The May 15 primary election provides voters with four excellent choices in local races: JoAnn Hardesty for the open seat on Portland City Council; Julia DeGraw for incumbent Nick Fish's City Council seat; Maria Garcia for Loretta Smith's old spot on the Multnomah County Commission; and Kayse Jama to replace incumbent landlord state Sen. Rod Monroe.
At Portland State University, our Portland Gray Panthers chapter and affiliate Progressive Student Union have been targeting youth voters ages 18-21 to turn out and cast ballots by May 15. Statistics show that in midterm elections only 15 percent of new voters under age 21 cast ballots. If we seek to harness energy from Black Lives Matter, MeToo, and especially, the student activists and organizers inspired to act after the school shooting in Parkland, Fla. -- we need to actually make sure to cast ballots!
JoAnn Hardesty, a former state legislator, announced last year that she was running for Dan Saltzman's long-held seat and the millionaire Saltzman withdrew from the race. Hardesty, the longtime community organizer for both Portland NAACP and KBOO Community Radio wants police accountability, supports tenant rights, affordable and low income housing, and the green tax.
Since the primary race features five other candidates, it also has many possible outcomes.
Our PSU group wants Hardesty to win outright with 51 percent or more of the votes cast on May 15. Loretta Smith, term-limited from running again for county commission, is certainly a visible candidate, but many felt that Smith's advocacy for turning the Wapato jail site in far north Portland into a homeless shelter was not a good idea.
The two least impressive candidates of the group were architect Stuart Emmons (who came in third two years ago in his first run for council), and an advocate for hiring more police in Portland, Felicia Williams.
A recent op-ed by veteran Oregonian columnist Steve Duin argued that the notion of "we need a woman of color on city council" is a totally bogus argument. But is it? Stuart Emmons and Felicia Williams are both white candidates. Hardesty, Andrea Valderama and Smith are women of color candidates.
Duin's argument, of course, is utter nonsense. In 150 years, there has never been a woman of color on Portland's city council. Time's up!
In the other Portland City Council race, Julia DeGraw is a great choice, as noted in a recent Portland Observer guest commentary (Why I'm voting for Julia DeGraw, April 18 issue). The incumbent, Nick Fish, appears to be a 'placeholder politician' for the status quo. DeGraw, on the other hand, successfully fought Nestlé's attempts in Cascade Locks to privatize public water resources.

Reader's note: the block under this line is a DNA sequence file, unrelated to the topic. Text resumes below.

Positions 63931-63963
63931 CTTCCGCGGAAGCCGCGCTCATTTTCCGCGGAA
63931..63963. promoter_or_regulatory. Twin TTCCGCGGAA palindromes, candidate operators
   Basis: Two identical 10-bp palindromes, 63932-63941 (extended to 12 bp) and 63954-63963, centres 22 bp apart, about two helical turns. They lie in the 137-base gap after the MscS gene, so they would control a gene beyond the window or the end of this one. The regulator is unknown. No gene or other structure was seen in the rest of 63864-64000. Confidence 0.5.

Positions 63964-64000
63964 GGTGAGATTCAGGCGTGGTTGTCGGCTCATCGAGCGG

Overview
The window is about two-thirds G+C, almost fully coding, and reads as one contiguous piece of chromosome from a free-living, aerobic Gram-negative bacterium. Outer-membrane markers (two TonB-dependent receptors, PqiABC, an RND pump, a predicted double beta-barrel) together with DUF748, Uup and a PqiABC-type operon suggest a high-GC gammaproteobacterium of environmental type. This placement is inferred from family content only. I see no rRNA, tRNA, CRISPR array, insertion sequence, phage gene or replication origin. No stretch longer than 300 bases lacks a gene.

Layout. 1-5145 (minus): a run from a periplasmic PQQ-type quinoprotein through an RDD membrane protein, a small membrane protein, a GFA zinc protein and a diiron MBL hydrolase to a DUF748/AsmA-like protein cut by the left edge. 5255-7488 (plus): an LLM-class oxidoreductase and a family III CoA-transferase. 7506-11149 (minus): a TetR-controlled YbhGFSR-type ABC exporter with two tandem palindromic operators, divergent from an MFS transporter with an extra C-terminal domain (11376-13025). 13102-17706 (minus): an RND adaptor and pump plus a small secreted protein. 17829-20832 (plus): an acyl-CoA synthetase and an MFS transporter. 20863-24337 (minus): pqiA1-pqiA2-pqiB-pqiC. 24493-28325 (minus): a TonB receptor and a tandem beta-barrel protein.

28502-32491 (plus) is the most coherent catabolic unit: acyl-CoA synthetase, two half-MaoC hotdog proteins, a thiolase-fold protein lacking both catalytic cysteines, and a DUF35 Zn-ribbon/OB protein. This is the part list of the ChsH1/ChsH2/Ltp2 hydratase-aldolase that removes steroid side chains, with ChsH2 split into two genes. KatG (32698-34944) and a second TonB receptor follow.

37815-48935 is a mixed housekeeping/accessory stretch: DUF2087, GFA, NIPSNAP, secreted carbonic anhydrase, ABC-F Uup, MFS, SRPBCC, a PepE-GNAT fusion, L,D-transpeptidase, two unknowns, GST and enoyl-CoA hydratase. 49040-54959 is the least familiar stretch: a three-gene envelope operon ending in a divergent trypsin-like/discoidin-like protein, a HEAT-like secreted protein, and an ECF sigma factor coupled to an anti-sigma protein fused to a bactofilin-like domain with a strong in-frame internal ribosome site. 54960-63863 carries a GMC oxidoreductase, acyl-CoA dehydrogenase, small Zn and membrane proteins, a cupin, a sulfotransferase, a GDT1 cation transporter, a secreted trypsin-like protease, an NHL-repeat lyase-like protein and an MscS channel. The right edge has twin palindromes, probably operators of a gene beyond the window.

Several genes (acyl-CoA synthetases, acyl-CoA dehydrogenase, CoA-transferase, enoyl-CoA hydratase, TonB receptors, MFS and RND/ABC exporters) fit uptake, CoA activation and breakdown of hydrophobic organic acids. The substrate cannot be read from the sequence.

For county commissioner, Maria Garcia, owner of Revolucion coffee shop near PSU, is the best choice for this open slot.
Garcia, working with Theresa Raiford and Black Lives Matter, spoke eloquently at Pioneer Square in March for International Women's Day, in English and Spanish. Garcia supports sanctuary cities and helped organize the event “A Day Without Immigrants.”
Portland Gray Panthers is also happy to support Unite Oregon's Kayse Jama to replace landlord and 'rent raising’ Rod Monroe in the state senate. Monroe in 2017 blocked rent control legislation in Salem -- even though the House had already passed the bill and Gov. Kate Brown was ready to sign it. Monroe put landlord profits ahead of helping to fix the housing crisis in our state.
At a recent Metro forum with 50 people on housing and houselessness, rising rents were identified as the crucial component as to why we see thousands of people sleeping on sidewalks and camping out in tents in neighborhood after neighborhood. Shame on Monroe!
An advantage of incumbency for career politicians like Fish and Monroe is building massive campaign war chests. At PSU, when we supported a not-so-well off challenger two years ago, Chloe Eudaly, in her successful bid to unseat an incumbent politician, we recognized that in a democracy, money doesn't always "lock out" lesser folks from winning elections.
On May 15, by voting for JoAnn, Julia, Maria, and Kayse, we can elect people who will 'represent' the rest of us, not just landlords and Oregon's 1 percent.
Lew Church is coordinator of Portland Gray Panthers and founding publisher and editor of activist papers at Portland State University, the Rearguard and the Agitator.